NEW YORK (Reuters) - This week’s deadly truck attack in New York could not deter blind Japanese runner Toshiaki Ito from joining 50,000 fellow competitors in the city’s marathon this Sunday.
“I will not be defeated by it,” Ito, a 59-year-old banker, said as he picked up his race number three days after an Uzbek immigrant drove a truck down a Manhattan bike path, killing eight people and injuring a dozen more.
Holding his white cane, Ito, who will run with a sighted guide, said through an interpreter that while the attack gave him “a little trepidation,” he is “definitely running.”
He is far from alone, according to organizers of the annual road race, who said runners were defying concerns to join the world’s biggest marathon.
“There’s been no spike in cancellations that we’ve seen,” said Chris Weiller, a spokesman for race organizer the New York Road Runners.
New York officials allowed the city’s Halloween parade to step off just hours after Tuesday’s attack and vowed that the marathon would go forward, with some enhanced security.
The race has been canceled only once in its 47-year history - in 2012, following Superstorm Sandy’s devastating hit to the region. It even went forward after the Sept. 11, 2001, attacks, which killed about 2,600 people in New York.
Marathoners train for months to prepare for the 26.2-mile (42.2 km) race, and some wait years before winning a spot in the drawing that gives about 30 percent of them access to a field that includes the world’s top runners and draws about 2.5 million spectators.
“The determination that got them here is the determination that I think that they have right now going into Sunday,” Weiller said.
Sunday’s race will not be the first time U.S. runners have had to worry about violence. Two brothers inspired by al Qaeda killed three people and injured more than 260 with bombs at the finish line of the 2013 Boston Marathon.
Philadelphian Neil Gottlieb remembers that attack vividly as it occurred shortly after he crossed the finish line. But he was back on that course in 2014 and said he was undaunted from racing in New York.
“I‘m not going to win the New York City Marathon, but it’s a victory for me, and I‘m not going to let anyone stop me,” said Gottlieb, a 48-year-old healthcare executive and father of three.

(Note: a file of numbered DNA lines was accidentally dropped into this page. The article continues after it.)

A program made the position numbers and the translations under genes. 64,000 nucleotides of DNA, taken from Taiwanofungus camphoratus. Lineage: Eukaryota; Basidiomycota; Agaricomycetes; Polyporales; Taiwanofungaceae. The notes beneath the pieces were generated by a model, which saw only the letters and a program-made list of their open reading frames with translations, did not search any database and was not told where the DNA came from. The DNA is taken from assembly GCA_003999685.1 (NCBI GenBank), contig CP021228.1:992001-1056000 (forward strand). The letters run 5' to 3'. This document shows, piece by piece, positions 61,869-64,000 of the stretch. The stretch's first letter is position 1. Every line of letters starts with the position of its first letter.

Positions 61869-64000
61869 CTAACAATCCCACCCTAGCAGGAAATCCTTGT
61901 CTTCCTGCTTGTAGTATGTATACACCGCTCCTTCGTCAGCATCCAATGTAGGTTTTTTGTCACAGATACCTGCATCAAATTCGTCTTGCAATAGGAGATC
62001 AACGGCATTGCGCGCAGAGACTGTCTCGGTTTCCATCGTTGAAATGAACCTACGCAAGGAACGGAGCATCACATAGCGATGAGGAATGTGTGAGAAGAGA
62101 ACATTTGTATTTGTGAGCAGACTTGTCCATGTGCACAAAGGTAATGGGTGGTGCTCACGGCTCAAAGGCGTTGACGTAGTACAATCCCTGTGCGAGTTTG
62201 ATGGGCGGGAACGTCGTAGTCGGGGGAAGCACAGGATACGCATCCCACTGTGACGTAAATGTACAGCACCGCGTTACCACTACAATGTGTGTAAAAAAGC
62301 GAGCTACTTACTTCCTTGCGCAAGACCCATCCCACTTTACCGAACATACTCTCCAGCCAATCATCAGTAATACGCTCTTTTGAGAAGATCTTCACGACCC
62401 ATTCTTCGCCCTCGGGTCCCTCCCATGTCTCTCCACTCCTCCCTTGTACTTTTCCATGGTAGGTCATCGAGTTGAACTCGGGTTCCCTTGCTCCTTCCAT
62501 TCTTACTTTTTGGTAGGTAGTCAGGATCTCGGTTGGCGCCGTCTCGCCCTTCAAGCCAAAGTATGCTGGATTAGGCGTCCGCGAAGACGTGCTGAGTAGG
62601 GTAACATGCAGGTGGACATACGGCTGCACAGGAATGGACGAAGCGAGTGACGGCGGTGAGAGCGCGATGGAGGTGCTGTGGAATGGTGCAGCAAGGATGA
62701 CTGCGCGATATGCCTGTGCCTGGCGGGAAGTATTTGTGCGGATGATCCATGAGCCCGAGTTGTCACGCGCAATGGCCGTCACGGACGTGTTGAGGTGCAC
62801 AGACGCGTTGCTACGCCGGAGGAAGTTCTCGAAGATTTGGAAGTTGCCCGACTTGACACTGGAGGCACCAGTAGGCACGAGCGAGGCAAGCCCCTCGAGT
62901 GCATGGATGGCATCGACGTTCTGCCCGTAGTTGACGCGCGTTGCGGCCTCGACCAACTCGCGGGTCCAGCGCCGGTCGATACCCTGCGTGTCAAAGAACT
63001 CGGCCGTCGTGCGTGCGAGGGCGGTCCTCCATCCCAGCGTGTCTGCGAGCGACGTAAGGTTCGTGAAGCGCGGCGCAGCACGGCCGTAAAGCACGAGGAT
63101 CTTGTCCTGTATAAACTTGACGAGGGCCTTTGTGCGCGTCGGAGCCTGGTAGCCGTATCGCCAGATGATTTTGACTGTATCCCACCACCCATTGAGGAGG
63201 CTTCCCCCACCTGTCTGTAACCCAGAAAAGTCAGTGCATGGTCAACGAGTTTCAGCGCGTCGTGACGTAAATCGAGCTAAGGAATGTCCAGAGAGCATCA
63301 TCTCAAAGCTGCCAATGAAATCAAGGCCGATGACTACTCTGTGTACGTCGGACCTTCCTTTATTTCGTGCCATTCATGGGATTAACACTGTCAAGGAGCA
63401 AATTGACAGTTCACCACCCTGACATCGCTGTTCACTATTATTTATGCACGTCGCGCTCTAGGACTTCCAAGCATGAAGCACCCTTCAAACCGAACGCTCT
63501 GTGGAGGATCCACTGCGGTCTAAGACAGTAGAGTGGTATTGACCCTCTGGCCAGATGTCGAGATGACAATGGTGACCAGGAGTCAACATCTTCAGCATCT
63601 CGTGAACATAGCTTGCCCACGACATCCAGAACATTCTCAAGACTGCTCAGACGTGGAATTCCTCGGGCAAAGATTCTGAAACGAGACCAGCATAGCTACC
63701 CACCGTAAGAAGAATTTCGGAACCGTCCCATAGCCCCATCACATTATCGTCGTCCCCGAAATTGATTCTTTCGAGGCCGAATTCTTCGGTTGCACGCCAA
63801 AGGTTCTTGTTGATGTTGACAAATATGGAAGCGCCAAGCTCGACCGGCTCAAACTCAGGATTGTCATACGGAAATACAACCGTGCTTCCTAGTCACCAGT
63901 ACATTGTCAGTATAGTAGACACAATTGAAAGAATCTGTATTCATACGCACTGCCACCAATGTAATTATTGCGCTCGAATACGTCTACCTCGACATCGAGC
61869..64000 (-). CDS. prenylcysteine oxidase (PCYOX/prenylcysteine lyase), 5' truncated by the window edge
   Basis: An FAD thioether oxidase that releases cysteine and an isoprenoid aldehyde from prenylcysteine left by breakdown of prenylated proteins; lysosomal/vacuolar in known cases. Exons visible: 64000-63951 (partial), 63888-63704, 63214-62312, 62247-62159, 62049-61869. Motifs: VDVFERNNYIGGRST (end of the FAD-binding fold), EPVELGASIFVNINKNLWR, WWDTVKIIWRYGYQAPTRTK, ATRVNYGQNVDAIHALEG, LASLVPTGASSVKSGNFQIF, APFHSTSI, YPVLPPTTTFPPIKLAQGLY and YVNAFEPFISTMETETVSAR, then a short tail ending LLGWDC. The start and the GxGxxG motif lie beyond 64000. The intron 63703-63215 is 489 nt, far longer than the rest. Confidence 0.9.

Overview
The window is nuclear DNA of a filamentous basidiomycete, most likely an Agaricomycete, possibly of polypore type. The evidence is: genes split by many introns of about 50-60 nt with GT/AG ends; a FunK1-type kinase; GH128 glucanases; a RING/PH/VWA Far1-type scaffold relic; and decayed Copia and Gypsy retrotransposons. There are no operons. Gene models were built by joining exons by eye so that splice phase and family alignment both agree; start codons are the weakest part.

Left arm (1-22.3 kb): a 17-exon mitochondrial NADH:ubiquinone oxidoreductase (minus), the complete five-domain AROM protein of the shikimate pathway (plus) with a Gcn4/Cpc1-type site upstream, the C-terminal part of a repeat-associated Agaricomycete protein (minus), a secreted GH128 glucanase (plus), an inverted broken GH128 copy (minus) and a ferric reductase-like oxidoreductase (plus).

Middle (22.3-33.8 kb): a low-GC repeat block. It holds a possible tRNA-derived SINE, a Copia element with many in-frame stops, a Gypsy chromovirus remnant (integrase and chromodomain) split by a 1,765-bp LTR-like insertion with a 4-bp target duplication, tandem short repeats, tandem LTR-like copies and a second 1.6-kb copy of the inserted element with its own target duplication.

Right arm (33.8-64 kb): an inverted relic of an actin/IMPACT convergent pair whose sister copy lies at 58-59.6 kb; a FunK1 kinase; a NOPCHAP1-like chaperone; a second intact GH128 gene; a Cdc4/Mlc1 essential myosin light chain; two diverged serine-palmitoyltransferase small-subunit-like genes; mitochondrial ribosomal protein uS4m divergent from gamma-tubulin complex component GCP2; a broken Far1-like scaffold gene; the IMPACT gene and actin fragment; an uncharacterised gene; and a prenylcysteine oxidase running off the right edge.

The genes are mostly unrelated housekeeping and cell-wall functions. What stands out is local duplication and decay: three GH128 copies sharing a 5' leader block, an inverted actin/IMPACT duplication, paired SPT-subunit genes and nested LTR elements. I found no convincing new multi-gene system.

New York police stepped up security, saying they would deploy extra “blocking trucks” to protect against vehicle attacks, rooftop snipers, heavy weapons, dogs and helicopters.
“This increase will supplement the already large, substantial detail of uniformed officers that you will see along the route,” New York Police Chief Carlos Gomez said on Wednesday.
In addition, the state Police, National Guard and the Metropolitan Transportation Authority and the Port Authority of New York and New Jersey will increase deployments at airports, bridges, tunnels, and mass transit systems before and after the race, New York Governor Andrew Cuomo said on Saturday.
“While there is no apparent threat, we are ramping up security across New York City with patrols and resources from various state law enforcement agencies out of an abundance of caution,” Cuomo said in a statement.
The marathon route connects all five of the city’s boroughs, starting near the Verrazano-Narrows Bridge in Staten Island, snaking through Brooklyn, Queens and Manhattan, before circling up to the Bronx and back to Manhattan.
Stephanie Trumbino, 35, of Maplewood, New Jersey, said she felt concerned about the attack but did not consider missing her first attempt at the race.
“I never gave it a second thought,” said Trumbino, a human resources manager at Stevens Institute of Technology in Hoboken, New Jersey.
Reporting by Peter Szekely and Barbara Goldberg in New York, and Chris Kenning in Chicago; Editing by Andrew Hay and Matthew Lewis